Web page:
Only small improvements made in Punjab, KP RTI laws: report


The Right to Information Laws of Punjab and Khyber Pakhtunkhwa were created as a step in the right direction towards better transparency and citizen control. However, a new report suggests that all is not well and the laws may not be functioning as best as they can.

On Thursday, the Digital Rights Foundation and the Coalition of Right to Information released their fourth report, “The State of Proactive Disclosure of Information in Khyber Pakhtunkhwa and Punjab Public Bodies.”

The report analysed the official websites of the public bodies from the provinces of Punjab and Khyber Pakhtunkhwa from July 2015 to December 2015 in order to evaluate their compliance with Right to Information laws and provide constructive feedback to support these public bodies in increasing pre-emptive sharing of information with the public.

This report is the fourth in a series aimed at assessing the proactive disclosure of information by public bodies. It is a joint-effort initiated by the Coalition of Right to Information (CRTI) and Digital Rights Foundation, with a broader aim to measure how public bodies have been using the web. It is crucial for government bodies to use their web presence effectively and responsibly in order to promote good governance and reduce corruption. This research used the RTI laws of both provinces – Punjab and Khyber Pakhtunkhwa – to evaluate the extent to which the laws are being followed.

The report found that while there have been small improvements in how these websites provide information, there has been a general reluctance in complying with laws that pertain specifically to sharing the categories of information held by public bodies a clear description of the manner in which requests for information may be made to the public body information about particulars of the recipients of concessions, permits or authorisations granted by the public bodies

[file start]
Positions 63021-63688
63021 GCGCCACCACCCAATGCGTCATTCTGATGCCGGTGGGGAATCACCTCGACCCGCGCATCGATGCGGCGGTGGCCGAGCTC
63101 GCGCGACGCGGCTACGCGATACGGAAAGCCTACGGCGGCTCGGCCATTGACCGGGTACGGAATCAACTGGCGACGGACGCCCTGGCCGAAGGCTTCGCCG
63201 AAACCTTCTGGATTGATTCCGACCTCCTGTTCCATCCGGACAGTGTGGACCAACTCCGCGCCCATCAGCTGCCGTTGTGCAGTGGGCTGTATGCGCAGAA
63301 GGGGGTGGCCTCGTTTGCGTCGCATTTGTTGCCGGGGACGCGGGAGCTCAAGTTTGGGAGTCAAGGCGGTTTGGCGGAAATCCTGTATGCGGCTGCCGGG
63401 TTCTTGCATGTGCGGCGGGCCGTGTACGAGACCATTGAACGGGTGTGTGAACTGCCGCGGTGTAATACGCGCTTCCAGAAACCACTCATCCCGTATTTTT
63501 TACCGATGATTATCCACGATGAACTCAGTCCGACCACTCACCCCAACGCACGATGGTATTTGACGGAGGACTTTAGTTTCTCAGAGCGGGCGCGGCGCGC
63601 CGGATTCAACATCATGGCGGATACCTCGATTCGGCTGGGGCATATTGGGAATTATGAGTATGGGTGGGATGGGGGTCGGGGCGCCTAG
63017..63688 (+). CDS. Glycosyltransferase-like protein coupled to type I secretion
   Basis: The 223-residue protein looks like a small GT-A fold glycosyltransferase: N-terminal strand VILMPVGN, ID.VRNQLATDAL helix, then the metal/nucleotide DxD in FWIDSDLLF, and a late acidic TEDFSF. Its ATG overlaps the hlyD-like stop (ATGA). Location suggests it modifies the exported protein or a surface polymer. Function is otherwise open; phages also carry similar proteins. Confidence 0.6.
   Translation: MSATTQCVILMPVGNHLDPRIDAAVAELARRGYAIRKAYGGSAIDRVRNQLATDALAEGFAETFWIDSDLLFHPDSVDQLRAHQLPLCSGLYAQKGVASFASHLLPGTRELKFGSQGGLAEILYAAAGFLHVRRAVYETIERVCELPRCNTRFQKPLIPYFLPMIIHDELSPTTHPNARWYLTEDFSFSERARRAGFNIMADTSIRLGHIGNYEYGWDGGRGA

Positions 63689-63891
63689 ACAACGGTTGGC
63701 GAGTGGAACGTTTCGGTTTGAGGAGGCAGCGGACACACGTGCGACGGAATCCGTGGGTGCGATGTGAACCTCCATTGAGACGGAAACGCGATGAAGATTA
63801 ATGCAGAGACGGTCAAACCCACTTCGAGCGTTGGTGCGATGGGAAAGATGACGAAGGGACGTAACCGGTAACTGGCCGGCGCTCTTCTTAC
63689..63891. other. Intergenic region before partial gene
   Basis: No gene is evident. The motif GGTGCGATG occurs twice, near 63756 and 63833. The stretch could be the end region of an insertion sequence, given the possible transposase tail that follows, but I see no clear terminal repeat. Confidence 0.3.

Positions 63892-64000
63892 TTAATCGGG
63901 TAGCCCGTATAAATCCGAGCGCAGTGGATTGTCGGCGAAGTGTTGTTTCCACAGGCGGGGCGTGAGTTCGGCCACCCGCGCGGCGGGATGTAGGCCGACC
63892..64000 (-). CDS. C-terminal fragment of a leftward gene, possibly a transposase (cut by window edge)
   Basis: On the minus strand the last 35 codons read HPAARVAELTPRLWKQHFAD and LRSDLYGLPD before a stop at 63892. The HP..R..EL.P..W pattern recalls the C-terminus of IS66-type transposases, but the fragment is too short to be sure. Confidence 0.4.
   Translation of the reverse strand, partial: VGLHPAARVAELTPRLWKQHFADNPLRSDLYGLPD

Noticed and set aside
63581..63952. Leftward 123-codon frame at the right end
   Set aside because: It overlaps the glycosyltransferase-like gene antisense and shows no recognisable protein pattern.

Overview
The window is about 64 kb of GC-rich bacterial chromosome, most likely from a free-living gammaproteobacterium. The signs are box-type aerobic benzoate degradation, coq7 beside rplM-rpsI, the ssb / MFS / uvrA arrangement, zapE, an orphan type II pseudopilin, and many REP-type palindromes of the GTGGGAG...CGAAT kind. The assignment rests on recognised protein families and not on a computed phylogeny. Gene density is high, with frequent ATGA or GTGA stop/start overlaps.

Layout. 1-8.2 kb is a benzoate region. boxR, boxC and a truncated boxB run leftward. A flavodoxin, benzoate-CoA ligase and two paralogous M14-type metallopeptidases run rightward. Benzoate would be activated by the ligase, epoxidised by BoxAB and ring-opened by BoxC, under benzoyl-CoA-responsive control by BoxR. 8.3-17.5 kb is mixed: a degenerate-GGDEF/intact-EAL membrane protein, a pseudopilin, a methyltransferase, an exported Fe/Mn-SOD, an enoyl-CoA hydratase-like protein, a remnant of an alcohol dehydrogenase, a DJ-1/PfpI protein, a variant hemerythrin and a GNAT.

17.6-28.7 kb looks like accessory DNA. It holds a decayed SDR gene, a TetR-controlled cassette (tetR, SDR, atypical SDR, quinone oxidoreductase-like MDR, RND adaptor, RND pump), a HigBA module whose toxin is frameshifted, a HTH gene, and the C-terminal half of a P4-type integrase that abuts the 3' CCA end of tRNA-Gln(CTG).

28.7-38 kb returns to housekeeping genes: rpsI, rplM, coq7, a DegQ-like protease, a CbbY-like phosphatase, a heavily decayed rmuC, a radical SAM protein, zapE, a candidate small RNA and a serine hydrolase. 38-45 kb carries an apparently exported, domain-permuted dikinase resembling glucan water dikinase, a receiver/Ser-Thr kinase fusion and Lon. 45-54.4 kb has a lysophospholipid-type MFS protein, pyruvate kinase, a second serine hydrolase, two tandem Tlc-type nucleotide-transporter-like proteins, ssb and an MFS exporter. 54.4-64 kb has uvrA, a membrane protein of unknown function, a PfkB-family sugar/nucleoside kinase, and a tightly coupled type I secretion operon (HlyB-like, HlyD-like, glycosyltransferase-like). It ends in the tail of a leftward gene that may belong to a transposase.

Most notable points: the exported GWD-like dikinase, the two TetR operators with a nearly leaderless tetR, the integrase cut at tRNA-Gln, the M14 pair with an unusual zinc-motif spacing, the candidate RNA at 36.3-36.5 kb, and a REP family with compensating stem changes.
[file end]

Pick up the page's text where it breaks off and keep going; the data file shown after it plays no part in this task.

“It is important for the public to know what information is being held by each public body,” said Nighat Dad, Executive Director of Digital Rights Foundation.

“With the exception of the KP RTI Commission, none of the websites provide a clear description of the manner in which requests for information may be made to the public body. Due to this, the public has no idea of where to go for their required information. When public body websites do not explain how a person can contact them to request information or even what information is available, this adds to the confusion and creates suspicion in the minds of the public,” she said.

“It is a direct violation of their own RTI laws which can be resolved by simply putting up a couple of web pages,” she added.

Many of the analysed websites show that there is a general misunderstanding about what “Web Accessibility” means.

When the report evaluated public body websites according to W3C standards, it found that there are a number of barriers that prevent interaction and access to people with disabilities. Correctly designed, developed and edited websites will give all users equal access to information and functionality. This is one of the major problems with all public bodies websites.

In previous versions of the report, the research had identified the areas in which these websites were lacking and had presented clear recommendations for improvement. The recent report has found that almost none of the websites acted upon those suggestions therefore, their scores have remained largely unchanged.